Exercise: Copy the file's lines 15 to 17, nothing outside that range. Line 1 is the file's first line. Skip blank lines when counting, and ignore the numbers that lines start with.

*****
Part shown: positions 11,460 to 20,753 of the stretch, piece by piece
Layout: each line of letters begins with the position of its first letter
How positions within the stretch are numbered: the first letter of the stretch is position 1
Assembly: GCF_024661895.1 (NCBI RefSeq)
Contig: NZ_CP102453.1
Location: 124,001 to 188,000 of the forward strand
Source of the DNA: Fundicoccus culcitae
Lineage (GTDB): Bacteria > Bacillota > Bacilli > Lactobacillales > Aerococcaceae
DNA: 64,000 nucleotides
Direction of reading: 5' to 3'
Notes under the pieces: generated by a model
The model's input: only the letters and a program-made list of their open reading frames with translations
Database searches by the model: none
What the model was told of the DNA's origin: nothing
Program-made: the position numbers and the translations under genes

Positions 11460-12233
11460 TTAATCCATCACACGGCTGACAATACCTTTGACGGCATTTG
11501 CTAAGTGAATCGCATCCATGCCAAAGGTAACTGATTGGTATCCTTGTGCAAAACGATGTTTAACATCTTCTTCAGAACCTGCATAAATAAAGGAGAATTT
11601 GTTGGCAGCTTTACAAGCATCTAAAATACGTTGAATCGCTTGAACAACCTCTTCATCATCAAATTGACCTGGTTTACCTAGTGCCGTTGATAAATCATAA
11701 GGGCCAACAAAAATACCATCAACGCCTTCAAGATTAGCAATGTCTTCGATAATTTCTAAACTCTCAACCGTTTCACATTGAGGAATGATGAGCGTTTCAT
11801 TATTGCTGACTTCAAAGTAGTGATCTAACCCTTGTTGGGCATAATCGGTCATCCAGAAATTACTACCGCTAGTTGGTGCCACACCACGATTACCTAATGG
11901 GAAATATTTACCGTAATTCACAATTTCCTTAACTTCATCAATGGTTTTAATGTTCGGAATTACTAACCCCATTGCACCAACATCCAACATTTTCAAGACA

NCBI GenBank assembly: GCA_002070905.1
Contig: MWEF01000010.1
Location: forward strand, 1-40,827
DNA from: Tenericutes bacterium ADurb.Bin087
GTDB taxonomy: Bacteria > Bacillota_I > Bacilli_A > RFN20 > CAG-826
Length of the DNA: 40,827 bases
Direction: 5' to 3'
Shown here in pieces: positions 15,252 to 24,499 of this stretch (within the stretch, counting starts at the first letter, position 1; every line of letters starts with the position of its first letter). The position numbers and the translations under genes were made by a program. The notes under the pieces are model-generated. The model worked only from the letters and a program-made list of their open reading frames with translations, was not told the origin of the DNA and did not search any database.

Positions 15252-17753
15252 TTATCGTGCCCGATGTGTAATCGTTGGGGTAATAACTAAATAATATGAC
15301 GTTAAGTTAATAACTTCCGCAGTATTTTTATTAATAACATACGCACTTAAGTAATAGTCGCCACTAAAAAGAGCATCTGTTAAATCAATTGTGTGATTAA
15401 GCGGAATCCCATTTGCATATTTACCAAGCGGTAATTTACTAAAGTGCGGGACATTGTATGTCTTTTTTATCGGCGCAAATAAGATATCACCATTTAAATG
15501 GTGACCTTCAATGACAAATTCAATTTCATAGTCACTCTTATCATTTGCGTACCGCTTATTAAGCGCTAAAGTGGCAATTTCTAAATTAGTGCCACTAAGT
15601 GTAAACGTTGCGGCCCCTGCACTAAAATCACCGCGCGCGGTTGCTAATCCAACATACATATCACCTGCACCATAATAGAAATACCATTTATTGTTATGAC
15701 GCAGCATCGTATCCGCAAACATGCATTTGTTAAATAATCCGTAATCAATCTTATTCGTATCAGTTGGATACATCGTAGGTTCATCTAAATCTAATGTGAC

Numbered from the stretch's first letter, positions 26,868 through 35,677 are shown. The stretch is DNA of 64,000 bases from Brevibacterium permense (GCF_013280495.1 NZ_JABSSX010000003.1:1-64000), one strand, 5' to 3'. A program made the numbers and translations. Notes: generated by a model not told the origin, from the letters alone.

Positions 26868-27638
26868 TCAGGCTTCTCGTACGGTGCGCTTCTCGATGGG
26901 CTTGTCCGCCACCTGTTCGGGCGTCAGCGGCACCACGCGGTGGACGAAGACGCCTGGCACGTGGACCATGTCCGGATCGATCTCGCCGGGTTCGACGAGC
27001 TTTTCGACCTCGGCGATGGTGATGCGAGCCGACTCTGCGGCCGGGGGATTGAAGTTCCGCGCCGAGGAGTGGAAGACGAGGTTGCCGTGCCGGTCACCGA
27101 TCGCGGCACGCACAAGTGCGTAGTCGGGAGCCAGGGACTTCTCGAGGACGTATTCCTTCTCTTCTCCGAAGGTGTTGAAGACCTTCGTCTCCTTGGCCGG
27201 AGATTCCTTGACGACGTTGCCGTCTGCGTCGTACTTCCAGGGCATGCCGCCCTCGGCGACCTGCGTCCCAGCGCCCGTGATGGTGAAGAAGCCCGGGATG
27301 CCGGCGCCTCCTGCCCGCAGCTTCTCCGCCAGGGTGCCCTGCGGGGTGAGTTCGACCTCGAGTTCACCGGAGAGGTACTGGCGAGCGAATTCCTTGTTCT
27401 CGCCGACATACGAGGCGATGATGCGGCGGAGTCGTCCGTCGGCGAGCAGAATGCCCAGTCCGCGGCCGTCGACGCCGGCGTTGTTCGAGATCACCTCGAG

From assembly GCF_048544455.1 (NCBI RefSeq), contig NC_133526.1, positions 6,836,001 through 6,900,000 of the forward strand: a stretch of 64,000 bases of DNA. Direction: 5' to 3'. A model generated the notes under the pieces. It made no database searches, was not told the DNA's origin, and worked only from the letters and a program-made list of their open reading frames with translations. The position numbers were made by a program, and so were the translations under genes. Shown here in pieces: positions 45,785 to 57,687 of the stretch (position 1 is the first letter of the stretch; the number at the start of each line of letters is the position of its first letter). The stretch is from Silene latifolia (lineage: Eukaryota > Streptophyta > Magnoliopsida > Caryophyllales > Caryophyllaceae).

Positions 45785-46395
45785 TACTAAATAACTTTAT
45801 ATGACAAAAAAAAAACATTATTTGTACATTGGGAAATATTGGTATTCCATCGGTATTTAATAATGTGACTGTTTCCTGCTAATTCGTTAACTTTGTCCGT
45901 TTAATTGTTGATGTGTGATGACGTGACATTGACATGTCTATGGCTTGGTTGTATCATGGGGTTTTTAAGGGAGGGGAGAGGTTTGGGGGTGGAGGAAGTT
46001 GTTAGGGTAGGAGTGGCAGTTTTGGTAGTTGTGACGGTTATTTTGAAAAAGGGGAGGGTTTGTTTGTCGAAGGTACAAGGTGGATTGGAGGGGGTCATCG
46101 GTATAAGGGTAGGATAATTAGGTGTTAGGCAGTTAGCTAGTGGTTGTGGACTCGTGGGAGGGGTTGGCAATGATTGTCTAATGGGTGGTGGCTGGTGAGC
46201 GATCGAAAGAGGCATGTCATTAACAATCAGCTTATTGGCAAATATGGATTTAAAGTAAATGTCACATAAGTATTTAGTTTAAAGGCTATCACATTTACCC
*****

Program-made: the position numbers and the translations under genes

Positions 11460-12233
11460 TTAATCCATCACACGGCTGACAATACCTTTGACGGCATTTG